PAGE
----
Monday, December 06, 2010

Ocean of opportunity

The National Wildlife Federation has just published a very timely and extremely well done report that places the U.S. offshore wind energy opportunity right where it should be - squarely in the middle of our discussions around the nation's climate change options.

Download it and read it. Encourage others (especially offshore wind skeptics/critics) to do so as well. (GW)

REPORT: Offshore wind is next clean energy wave for Northeast

National report tallies up to 6 gigawatts of Atlantic offshore wind projects

West Hartford News

December 5, 2010

CONNECTICUT – Up and down the Atlantic coast, states and offshore wind developers are making significant progress in advancing offshore projects according to a new report. The report finds that up to six gigawatts (GW) of offshore wind projects have been proposed along the Atlantic coast - the equivalent of about five coal-fired power plants and enough to power about 1.5 million average U.S. homes annually. Based on government analysis, the Atlantic Ocean has significant offshore wind potential, with over 212 GW of wind resources in shallow waters where current technology is best suited.

While Connecticut has modest potential for offshore wind, in New York, Rhode Island and Massachusetts the report finds a total of over 90 GW of wind potential in shallow water, over 38 GW of which are commercially viable when environmental and socioeconomic factors are taken into account. The report includes a chart for each state’s offshore wind resource, breaking down the data by water depth and distance offshore.

“984 offshore wind turbines are spinning right now in Europe and not one in the Atlantic,” said Curtis Fisher, Offshore Wind Initiative Leader at the National Wildlife Federation,. “The six gigawatts of proposed Atlantic offshore wind projects are a great start, but we need a coordinated and comprehensive effort of government and the market to bring these and other projects over the finish line in a way that values the precious Atlantic Ocean ecosystem and its fish and wildlife resources. This new industry holds great potential to create jobs, cut pollution, and reduce our reliance on dirty fossil fuels.”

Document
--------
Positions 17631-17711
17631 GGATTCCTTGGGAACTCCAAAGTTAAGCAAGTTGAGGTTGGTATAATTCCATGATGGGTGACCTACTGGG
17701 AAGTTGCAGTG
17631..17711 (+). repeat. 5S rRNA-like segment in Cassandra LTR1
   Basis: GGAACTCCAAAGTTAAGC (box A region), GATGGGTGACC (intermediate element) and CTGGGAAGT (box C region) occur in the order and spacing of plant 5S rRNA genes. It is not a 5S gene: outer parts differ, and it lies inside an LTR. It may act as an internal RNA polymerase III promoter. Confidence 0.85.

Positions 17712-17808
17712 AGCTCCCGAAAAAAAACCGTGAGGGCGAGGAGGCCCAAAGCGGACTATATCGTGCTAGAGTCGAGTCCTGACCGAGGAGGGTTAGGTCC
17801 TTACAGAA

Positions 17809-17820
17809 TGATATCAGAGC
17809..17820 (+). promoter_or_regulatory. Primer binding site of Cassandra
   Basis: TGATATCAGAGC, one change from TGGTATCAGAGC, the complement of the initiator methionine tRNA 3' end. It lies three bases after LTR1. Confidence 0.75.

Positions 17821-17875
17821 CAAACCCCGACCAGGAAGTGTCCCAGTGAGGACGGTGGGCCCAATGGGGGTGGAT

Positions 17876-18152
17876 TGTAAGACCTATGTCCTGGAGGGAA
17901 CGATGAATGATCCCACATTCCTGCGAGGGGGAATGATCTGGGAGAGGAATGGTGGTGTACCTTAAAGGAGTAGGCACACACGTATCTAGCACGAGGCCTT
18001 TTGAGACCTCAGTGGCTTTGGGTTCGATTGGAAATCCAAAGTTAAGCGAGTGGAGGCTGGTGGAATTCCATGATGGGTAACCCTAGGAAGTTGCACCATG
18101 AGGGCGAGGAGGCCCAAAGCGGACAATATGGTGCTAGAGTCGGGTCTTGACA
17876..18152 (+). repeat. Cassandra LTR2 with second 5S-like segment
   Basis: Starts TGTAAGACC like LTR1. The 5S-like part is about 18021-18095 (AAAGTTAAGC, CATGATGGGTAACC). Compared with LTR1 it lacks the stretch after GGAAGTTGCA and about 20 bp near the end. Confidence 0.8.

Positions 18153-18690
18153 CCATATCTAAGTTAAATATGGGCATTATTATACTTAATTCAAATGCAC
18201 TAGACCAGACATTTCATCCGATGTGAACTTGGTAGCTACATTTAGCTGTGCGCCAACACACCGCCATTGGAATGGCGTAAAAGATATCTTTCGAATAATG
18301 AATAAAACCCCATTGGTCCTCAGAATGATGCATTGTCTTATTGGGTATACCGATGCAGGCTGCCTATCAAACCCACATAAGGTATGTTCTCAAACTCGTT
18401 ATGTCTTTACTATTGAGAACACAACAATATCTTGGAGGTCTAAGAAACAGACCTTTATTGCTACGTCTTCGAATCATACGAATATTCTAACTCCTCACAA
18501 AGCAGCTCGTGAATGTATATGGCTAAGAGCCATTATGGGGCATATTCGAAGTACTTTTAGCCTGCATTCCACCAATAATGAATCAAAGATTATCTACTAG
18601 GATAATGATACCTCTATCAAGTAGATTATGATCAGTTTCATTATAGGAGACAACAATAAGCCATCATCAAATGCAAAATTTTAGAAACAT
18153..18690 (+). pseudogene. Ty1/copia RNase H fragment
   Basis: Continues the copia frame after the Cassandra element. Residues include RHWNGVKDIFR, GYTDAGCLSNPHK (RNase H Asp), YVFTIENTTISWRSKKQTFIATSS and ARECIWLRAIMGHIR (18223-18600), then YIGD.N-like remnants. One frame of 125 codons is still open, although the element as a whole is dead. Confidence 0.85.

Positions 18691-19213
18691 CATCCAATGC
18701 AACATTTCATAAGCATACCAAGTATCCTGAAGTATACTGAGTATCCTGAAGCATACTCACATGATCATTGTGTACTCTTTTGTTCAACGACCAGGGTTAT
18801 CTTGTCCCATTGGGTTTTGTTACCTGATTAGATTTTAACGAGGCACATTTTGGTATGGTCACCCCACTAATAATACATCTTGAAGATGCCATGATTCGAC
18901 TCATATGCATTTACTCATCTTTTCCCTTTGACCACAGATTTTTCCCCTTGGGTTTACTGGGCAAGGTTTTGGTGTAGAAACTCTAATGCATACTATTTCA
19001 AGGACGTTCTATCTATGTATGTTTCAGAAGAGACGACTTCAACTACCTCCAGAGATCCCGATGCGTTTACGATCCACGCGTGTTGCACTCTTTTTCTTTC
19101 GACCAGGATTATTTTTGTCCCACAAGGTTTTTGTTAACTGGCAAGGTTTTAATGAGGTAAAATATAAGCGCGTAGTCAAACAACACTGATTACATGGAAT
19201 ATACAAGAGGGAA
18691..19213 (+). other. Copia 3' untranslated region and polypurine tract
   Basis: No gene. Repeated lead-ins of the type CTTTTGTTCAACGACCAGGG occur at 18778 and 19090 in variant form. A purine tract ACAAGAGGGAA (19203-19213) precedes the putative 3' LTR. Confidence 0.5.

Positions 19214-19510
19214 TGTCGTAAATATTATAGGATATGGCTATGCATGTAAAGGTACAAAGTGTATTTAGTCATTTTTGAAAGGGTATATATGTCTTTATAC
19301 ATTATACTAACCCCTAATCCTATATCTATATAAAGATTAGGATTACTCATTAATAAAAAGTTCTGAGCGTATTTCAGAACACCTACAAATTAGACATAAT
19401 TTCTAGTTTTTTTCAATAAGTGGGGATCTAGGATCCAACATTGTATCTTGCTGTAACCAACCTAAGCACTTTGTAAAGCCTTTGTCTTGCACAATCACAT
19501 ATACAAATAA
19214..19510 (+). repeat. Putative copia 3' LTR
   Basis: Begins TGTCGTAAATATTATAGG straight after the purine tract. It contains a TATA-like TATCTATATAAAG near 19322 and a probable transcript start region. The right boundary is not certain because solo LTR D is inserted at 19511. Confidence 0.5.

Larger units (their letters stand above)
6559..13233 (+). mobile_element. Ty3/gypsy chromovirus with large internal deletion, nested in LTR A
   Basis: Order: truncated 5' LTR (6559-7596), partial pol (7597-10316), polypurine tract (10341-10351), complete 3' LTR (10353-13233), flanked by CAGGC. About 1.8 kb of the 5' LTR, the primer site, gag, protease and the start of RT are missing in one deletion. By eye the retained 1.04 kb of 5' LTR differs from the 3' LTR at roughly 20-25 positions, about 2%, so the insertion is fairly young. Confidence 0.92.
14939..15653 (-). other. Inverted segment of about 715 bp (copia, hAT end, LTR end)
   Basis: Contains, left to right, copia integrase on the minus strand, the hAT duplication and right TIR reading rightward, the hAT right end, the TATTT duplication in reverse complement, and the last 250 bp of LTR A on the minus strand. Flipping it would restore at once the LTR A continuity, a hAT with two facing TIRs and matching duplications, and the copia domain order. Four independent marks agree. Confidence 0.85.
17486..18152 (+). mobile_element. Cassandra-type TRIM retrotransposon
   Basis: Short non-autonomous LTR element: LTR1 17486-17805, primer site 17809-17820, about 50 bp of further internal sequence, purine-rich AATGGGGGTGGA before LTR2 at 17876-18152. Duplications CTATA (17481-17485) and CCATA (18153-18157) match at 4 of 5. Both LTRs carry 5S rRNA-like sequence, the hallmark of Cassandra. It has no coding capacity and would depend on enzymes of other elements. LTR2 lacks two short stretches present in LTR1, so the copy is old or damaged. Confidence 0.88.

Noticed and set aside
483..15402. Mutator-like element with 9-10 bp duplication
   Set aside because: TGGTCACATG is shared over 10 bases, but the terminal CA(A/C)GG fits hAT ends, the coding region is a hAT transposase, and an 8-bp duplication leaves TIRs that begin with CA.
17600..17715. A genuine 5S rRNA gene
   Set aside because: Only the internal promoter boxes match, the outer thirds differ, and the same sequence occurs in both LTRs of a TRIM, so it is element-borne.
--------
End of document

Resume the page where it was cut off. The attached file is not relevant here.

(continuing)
The report, Offshore Wind in the Atlantic: Growing Momentum for Jobs, Energy Independence, Clean Air, and Wildlife Protection, makes the following key findings:

· Every state with significant offshore wind resources from Maine to Georgia has some taken some steps forward on offshore wind. Northern states (Maine to Maryland) have the most advanced projects while Southern states (Virginia to Georgia) are quickly mobilizing on a series of projects. See detailed chart and state profiles.

· The Atlantic’s shallow water characteristics combined with excellent wind speed make it an ideal location for offshore wind farms. 93 percent of offshore wind projects worldwide are in shallow waters (zero to 30 meters deep). Close to half of the United States’ shallow water offshore wind is along the Atlantic coast.

· While the most extensive European study concluded that offshore wind farms do not appear to have long-term or large-scale ecological impacts, major data gaps for the Atlantic Ocean still exist and site-specific impacts need to be evaluated. A coordinated, comprehensive, and well-funded effort is needed to address these gaps and improve the permitting process.